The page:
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How to improve your gut health

26 May 2021
4-minute read

Gut health is one of the most important aspects of maintaining overall wellbeing. As a complex organ that contains an even more complex microbial ecosystem, there is no magic quick fix to optimise your gut health overnight. However, science shows us that there are a number of lifestyle methods to improve gut health symptoms and help get your gut health on track.



Diet


Diet is an effective way to improve gut health. In general, the best way to optimise gut health and your gut microbiome with diet, is to eat a wide diversity of plant-based foods. These can include fruit, vegetables, nuts, seeds, beans, grains and any other whole foods coming from plant sources, as these contain lots of fibre. Humans do not have the enzymes to digest fibre. Instead, fibre is food for your gut microbiome as is broken down by your gut microbes in your large intestine, to produce metabolites that you can absorb. The recommended daily intake of fibre is 30g/day, but the average person only eats about 15-20g/day.


Your body may respond to various foods differently to your friend, colleague or family member. That is why generic diet advice doesn’t always work for everyone. Exciting evidence shows that personalized diets may be more effective in the future than generalized diets in order to improve health.


The low FODMAP diet is a clinically-proven method to improve bloating, abdominal pain and other gut symptoms. This involves temporarily reducing intake of certain foods that contain FODMAPS (fermentable oligosaccharides, disaccharides, monosaccharides and polyols) including garlic, onions etc. Importantly, this diet should only be conducted in consultation with a dietitian and is not a permanent diet. As part of the diet, FODMAPS are slowly reintroduced following restriction.



Exercise

 

Exercise can significantly improve symptoms of poor gut health for a number of reasons. Exercise can help the muscles to keep working in the gut. It may also help with improve symptoms of gas and bloating. In fact, a recent study found that 2 sessions of yoga per week for 12 weeks was as effective at improving gut health symptoms as the best known dietary treatment (low FODMAP diet). Many other forms of exercise can also improve gut health symptoms, reduce gut inflammation and change the composition of the gut microbiome.



Stress and brain health

Gut health is intricately connected with brain health, through the gut-brain axis. The gut can send signals to the brain and vice versa, therefore stress or anxiety may trigger gut symptoms. A fascinating study in 75 people found that eight weekly and one half-day intensive sessions of mindfulness reduced symptoms of IBS by nearly 40%. Cognitive behavioural therapy (CBT) can also improve gut health. This is a form of psychological treatment, similar to counselling that is often used to treat anxiety and other related disorders. In a study of 558 people, CBT over the phone significantly improved symptoms of IBS even up to 2 years after therapy. The gut-brain axis may also work in the opposite direction, whereby targeting gut health may improve brain health. One previous study found that a prebiotic supplement, which feeds healthy gut microbes, reduced the stress hormone cortisol on humans.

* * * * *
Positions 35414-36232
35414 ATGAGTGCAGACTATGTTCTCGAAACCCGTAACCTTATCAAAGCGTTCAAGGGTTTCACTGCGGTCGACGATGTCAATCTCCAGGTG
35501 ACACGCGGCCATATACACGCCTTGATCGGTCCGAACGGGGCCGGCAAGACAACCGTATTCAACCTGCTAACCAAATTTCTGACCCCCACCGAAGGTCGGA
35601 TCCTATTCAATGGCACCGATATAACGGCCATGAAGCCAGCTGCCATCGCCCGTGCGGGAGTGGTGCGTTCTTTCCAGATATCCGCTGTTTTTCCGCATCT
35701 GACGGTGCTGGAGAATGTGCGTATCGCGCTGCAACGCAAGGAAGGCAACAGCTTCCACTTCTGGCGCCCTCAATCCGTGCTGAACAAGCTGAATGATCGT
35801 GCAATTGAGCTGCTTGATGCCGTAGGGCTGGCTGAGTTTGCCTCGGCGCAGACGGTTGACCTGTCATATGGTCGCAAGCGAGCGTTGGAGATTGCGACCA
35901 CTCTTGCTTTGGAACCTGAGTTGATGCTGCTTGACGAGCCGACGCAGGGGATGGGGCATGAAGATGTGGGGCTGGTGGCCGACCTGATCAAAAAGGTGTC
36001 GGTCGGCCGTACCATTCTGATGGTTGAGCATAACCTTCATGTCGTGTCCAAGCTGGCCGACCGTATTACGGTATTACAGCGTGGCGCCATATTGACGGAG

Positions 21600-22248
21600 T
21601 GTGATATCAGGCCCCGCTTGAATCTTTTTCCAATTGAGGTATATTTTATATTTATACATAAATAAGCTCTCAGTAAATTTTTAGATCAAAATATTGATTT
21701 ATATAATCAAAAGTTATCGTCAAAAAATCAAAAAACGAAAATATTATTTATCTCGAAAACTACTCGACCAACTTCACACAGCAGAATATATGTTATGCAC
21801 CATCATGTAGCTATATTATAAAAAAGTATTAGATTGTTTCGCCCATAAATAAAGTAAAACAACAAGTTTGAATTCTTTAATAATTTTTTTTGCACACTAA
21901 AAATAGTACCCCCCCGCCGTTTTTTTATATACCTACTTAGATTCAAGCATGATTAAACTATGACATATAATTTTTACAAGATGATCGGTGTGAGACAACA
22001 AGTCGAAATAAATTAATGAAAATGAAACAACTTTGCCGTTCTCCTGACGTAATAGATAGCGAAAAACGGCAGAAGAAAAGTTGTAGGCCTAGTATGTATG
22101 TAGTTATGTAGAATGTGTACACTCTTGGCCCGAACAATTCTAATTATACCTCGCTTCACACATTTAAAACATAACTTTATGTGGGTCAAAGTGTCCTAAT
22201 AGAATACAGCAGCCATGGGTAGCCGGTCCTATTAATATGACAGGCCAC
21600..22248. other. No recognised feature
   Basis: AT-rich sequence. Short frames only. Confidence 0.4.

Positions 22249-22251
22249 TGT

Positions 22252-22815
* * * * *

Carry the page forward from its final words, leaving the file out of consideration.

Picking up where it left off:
Probiotics


What are probiotics?


Live microbe supplements may also improve gut symptoms. In science, these are referred to as ‘probiotics’. Importantly, not all bacteria in food or supplements would be classified by scientists as probiotics, as probiotics have a strict scientific definition


“Live microorganisms which when administered in adequate amounts confer a health benefit on the host”


Therefore, under this definition, probiotics have three essential criteria:

  • They must be alive
  • They must be provided in sufficient quantity 
  • They must have a specific health benefit

The European Food Safety Authority has determined that the word ‘probiotic’ is a health claim and they have not approved this term for use for any food supplements yet. This is the reason that you will not see the word ‘probiotic’ used on any foods or food supplements in Europe. Instead, the words ‘live cultures’ or ‘live bacterial supplements’ are often used instead. However, many of these products do not have any good scientific evidence for health benefits.



Probiotics’ health benefits


A handful of probiotics have proven scientific evidence for improving gut health especially in people with symptoms of IBS. Other evidence shows that certain probiotics can improve markers of health in people classified as healthy. However, it is important to remember that this is usually dependent on the type of probiotic. Probiotics can also improve gut health in other specific circumstances such as reducing antibiotic-associated diarrhea and traveller’s diarrhea.


LP299v® is a clinically-proven live bacterial supplement that forms the basis of Sons’ gut health supplement. This live bacteria is one of the most studied in the world and can help to treat symptoms of IBS and support your gut microbiome to improve general gut health. 


LP299v® binds to the cells of the gut wall, ensuring that they are strengthened and healthy. This process encourages a higher production of mucus and leads to big improvements in overall gut health. One recent study found that 45% of people had reduced the intensity of their bloating and abdominal pain after 4 weeks of consistent use. 


Ultimately, improving and maintaining good gut health requires a good balance of diet, exercise and stress management. However, the introduction of a scientifically backed gut health supplement can only help to give your gut the extra bit of help it needs.

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